More recently, minimally-invasive surgery (robotic/laparoscopic)
13-15 has increasingly been adopted for LR especially in high-volume tertiary-care specialised centres resulting in improved perioperative outcomes such as lower morbidity and shorter hospital stay without compromising oncological outcomes.
LT frequently offers the most durable and effective long-term survival for most patients with HCC.16 It is undoubtedly the curative treatment of choice for suitable patients with recurrent HCC, multifocal HCC and patients with a compromised liver function or decompensated liver disease.16,17
LT offers the advantage of “killing 2 birds with one stone” as not only does it remove the offending malignancy but it also replaces the underlying damaged liver which acts as a “soil” for new recurrent cancers. The main obstacle of LT for HCC in Asia including Singapore is the severe shortage of both deceased and living donor organs resulting in many patients receiving “alternative” treatment options.18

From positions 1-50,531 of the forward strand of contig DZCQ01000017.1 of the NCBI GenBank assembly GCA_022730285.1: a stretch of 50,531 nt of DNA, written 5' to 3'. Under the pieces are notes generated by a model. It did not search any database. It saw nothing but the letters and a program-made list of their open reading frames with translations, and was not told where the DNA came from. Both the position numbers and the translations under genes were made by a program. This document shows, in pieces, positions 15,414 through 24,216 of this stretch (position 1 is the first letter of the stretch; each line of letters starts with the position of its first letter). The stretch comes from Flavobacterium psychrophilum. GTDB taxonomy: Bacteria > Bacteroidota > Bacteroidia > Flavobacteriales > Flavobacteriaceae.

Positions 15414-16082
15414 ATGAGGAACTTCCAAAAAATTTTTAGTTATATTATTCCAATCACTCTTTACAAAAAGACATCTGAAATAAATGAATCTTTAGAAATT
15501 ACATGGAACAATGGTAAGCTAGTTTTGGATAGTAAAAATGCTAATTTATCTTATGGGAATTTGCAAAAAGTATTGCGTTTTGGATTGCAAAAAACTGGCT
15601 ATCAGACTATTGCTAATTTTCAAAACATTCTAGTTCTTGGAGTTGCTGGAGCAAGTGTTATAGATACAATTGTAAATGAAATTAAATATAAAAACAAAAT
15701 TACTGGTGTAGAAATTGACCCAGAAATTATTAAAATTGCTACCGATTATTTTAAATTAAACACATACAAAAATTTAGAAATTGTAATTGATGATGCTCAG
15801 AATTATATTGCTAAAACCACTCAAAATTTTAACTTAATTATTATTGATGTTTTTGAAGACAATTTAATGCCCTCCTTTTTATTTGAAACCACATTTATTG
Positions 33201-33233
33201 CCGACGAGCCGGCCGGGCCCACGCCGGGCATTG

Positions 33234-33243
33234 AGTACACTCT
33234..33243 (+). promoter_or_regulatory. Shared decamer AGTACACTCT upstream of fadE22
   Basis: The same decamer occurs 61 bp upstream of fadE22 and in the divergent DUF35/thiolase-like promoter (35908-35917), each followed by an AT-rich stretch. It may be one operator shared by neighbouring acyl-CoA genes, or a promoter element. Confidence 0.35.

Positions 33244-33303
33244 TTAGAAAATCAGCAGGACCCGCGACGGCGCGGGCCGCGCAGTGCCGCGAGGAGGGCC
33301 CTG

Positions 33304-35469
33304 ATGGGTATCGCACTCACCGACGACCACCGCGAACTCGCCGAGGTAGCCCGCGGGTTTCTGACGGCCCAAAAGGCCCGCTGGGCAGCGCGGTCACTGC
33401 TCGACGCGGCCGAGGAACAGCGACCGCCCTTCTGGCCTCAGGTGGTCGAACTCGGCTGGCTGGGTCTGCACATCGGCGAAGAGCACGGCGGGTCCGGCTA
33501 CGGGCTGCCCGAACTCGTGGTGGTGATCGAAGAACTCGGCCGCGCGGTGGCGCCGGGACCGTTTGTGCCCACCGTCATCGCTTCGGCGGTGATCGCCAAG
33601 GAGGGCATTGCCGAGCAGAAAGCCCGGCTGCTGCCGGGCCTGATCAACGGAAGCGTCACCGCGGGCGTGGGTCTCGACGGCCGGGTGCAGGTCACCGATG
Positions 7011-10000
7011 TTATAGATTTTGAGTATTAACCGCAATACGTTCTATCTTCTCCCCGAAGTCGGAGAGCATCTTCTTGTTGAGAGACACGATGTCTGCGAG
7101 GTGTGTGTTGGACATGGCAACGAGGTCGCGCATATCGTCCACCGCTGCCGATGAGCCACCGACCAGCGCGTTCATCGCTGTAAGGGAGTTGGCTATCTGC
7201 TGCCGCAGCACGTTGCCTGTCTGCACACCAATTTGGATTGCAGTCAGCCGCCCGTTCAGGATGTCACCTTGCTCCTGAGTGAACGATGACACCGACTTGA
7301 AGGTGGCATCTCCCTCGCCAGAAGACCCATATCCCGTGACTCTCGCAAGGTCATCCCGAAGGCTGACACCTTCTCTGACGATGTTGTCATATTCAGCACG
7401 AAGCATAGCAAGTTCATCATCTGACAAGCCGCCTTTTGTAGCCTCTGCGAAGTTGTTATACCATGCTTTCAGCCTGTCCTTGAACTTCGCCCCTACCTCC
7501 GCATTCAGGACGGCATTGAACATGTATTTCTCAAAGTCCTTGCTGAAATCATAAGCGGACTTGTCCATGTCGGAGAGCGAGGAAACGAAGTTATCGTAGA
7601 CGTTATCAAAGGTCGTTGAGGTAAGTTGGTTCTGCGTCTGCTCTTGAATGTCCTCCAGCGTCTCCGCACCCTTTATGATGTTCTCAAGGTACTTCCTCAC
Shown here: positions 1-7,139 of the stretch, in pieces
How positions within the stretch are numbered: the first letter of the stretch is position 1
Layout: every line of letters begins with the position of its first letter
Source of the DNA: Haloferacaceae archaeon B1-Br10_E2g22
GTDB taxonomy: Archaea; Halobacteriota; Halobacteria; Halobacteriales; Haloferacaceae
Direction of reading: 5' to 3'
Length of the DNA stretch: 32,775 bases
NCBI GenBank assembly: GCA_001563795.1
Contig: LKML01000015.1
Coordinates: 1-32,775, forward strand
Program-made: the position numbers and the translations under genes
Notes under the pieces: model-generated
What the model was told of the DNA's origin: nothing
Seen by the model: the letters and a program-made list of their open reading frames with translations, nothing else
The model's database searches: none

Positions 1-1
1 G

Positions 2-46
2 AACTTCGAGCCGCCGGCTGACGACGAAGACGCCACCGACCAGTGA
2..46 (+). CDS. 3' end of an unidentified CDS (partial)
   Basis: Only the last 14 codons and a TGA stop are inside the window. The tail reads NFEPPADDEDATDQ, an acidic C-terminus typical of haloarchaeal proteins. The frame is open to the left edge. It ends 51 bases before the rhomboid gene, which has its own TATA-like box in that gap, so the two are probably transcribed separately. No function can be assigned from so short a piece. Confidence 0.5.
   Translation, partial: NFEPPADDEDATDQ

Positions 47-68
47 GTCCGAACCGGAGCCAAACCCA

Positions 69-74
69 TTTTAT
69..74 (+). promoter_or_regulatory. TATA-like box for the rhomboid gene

Presently, the Milan criteria and the University of California San Francisco (UCSF) criteria (used in Singapore) are the 2 most widely-used criteria for selecting patients with HCC for deceased donor (DD) LT (Refer to Figure 1).19
Figure 1 Commonly used criteria for deceased donor liver transplant for HCC
These 2 stringent criteria are used to select the best HCC patients for LT as they have been proven to be the most robust criteria to give rise to 5-year survival rates of about 80% which is comparable to that of LT for benign disease. It is important to bear in mind that due to the limited deceased donor organ supply which are “shared” between patients with HCC and those with benign disease; ethically, the survival after LT for both groups must be comparable for the optimal use of deceased donor grafts.